Garmin Forerunner 110 GPS & Heart Rate MonitorPosted: January 17, 2013
When I bought the Nike FuelBand a while back, I was pretty excited about it. I thought it was really cool looking, and I was excited to track some of my daily activity. However, I quickly realized that despite the snazzy look of it, it really wasn’t worth the money to me. It didn’t give me some of the key information about my activity that I wanted, and I was not convinced of the accuracy of it’s tracking abilities. It might be great for someone just looking to log their daily steps, but I wanted more.
Somewhat reluctantly, I decided to make the smart decision and send it back so that I could put the money toward something more useful for my particular needs. I’ve wanted a watch to not only track my activity in the gym (calories, heart rate, etc.), but also to track my runs, and I scoured the internet in search of something that would work a little better for me.
I found it online at Dick’s Sporting Goods, and it had all the features I wanted in a watch. I struggled trying to find a heart rate monitor and GPS in one at a reasonable price, but this “bundle” was a serious steal.
The package included the watch, the heart rate monitor chest strap, and the USB cord and charger, so I couldn’t pass it up.
I was nervous about having to wear the chest strap, as I thought it would get really annoying, but I barely even notice it at all anymore. The battery stays charged, the data is easy to upload to my computer, and the watch is super easy to navigate. It has a stop watch, a timer, a light, a GPS tracking function, and the heart rate monitor, and all the screens are easy to get to and read.
When you plug it into your computer, you get all kinds of stats about each workout you’ve tracked, and you can name each workout so they are easily recognizable. Yesterday, I did this chest + biceps workout, plus 10 one-minute sprints (with some walking in between), and ended with some core exercises, and here’s what my workout summary looked like:
Had I been running outside and activated the GPS feature, that distance portion would’ve told me exactly how far I’d gone. Inside, you can turn the GPS feature off.
Another really cool feature of the watch is its ability to track my heart rate. I’ve been learning about using heart rates to monitor exercise training through my NASM studying, and it’s been really neat to be able to watch my HR go up and down while I work out. Without getting into too much of the technical details, there are zones involved in heart rate training, and I have really been focusing on keeping mine up and moving from one zone to the other to maximize the benefit of my workouts.
The zones are defined based on your max heart rate, which can be calculated most simply using the following formula: HRmax = (220-age) * Zone % You use the percentage numbers of the zone you want to be in to figure out what your heart rate should be. (Consult a fitness professional for more information specific to your particular needs.)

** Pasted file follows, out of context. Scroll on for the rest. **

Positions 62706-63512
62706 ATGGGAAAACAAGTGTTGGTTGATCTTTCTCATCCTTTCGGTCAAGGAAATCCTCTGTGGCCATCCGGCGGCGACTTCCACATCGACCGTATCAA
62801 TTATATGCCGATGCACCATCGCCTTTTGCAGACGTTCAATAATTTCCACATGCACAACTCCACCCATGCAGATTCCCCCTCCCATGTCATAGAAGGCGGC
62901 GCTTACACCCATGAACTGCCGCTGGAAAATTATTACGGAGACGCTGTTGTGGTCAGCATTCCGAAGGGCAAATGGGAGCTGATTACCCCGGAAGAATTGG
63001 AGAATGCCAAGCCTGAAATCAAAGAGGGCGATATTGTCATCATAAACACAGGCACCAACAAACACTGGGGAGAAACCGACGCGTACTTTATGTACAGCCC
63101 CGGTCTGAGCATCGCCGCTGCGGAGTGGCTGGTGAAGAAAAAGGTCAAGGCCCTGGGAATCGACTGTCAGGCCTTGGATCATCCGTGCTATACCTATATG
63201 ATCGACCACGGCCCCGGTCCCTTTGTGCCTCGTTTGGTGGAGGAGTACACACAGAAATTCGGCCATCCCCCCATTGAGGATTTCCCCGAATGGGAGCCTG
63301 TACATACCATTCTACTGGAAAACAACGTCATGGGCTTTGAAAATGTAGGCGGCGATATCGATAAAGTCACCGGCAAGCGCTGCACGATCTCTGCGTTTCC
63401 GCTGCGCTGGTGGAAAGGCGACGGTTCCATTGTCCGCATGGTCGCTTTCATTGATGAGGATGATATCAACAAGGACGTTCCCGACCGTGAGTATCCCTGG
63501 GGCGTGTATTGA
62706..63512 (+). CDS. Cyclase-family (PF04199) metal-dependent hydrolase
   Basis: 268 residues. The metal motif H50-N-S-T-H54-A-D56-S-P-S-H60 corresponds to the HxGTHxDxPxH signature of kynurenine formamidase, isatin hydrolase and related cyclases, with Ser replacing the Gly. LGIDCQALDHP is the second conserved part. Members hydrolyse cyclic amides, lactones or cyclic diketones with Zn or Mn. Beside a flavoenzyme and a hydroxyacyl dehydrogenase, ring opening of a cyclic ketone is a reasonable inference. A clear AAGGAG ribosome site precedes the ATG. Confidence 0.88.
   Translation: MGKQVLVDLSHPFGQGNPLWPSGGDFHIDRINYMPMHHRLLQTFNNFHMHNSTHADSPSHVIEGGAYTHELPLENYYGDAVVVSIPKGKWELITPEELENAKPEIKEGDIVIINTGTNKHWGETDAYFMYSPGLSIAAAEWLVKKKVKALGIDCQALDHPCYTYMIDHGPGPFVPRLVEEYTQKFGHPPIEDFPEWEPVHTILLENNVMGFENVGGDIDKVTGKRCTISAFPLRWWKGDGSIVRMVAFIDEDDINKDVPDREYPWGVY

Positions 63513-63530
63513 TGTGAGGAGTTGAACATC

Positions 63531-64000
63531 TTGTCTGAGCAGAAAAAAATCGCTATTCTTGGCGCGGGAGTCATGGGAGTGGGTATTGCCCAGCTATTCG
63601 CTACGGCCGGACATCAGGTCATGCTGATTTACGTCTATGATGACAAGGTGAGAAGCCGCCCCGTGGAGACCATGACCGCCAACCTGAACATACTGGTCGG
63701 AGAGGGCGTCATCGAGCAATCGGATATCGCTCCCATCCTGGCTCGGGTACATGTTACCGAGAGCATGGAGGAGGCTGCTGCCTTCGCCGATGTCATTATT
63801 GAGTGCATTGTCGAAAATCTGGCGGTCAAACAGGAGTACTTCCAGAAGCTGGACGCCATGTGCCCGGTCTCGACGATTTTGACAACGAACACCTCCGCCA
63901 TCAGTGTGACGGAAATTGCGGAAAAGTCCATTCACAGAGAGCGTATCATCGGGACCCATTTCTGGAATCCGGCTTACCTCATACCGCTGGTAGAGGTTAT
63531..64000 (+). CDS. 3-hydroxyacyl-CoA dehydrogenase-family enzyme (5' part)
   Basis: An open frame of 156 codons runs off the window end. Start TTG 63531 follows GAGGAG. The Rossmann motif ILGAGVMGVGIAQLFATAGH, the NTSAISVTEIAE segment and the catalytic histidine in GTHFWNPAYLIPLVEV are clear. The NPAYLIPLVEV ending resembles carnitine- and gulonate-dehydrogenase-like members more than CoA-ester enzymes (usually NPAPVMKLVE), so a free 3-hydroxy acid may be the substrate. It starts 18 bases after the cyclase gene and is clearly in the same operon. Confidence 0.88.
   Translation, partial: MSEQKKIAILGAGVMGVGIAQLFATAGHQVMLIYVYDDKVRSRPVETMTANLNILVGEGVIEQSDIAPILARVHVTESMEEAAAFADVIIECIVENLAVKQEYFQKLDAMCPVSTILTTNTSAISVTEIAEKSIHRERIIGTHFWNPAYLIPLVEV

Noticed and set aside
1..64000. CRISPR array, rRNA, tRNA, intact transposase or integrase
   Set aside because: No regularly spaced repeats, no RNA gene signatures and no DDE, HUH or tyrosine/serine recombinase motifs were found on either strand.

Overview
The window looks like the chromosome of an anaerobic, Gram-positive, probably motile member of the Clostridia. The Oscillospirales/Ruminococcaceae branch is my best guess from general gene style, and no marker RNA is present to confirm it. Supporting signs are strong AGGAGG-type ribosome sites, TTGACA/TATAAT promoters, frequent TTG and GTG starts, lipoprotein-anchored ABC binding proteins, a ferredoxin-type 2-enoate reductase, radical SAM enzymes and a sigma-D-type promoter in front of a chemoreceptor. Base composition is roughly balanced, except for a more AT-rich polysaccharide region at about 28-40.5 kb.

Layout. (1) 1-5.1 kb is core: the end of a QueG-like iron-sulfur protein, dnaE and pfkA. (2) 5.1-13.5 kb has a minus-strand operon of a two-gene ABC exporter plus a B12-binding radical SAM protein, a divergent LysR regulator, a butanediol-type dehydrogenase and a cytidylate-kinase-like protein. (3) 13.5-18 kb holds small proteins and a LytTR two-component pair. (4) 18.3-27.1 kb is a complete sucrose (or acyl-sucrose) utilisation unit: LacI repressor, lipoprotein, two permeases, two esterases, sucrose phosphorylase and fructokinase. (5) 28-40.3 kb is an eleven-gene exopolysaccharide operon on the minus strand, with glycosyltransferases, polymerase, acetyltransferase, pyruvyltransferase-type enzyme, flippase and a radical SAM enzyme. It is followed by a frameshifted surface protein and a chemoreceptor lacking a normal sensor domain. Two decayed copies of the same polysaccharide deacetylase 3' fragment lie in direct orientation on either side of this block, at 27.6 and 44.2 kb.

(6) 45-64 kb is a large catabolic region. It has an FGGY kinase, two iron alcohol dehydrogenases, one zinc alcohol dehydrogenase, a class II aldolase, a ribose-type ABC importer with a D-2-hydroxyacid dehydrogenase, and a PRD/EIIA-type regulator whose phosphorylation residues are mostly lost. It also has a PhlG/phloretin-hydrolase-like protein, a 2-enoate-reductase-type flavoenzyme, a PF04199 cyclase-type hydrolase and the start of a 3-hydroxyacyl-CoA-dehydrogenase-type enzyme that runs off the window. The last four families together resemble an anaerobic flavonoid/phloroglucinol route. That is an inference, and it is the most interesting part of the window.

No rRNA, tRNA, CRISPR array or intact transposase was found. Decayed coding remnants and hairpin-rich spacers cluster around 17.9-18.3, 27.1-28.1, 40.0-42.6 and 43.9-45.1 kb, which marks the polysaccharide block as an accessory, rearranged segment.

Since I’ve been training for a while now, I try to stay mostly within zones 2 and 3, dipping to zone 1 every now and then. The watch tracks the activity of my heart throughout my entire workout, giving me details after I upload to my computer. Here’s the activity from yesterday’s workout:
The watch also provides a graph of your heart rate as part of the output, which I’ve had a lot of fun analyzing after each of my workouts. I added labels to this one to show you which part of my workout is represented by each part of the graph.
As you can see, I really let my HR dip and rise while I completed the sprint intervals. Interval training is not only great for burning fat and increasing overall fitness, but it’s also great for strengthening your heart. And with your heart being arguably one of the most important parts of your body, it’s vital that it gets its exercise too!
Even though I haven’t been running outside as much lately, the watch can also do all kinds of cool things to track runs. This graph is from our snowshoeing adventure a couple weeks back, and shows changes in speed and elevation over the course of our hike.
There’s also a feature that tracks the actual map of your run/hike, which is really pretty cool.
There are so many options for watches out there, but I have really been impressed with this one so far. It does everything I want it to all in one little package, it was a reasonable price, and it’s small enough that it’s not annoying to wear. I have had a lot of fun learning more about heart rate training, and I really like being able to analyze all of my activity on the computer after my workouts. It was hard to return the FuelBand, but I know I definitely made the right decision!
Do you wear a watch while exercising?
Does it have heart rate monitoring or GPS capabilities?
Do you use your heart rate to monitor your activity levels?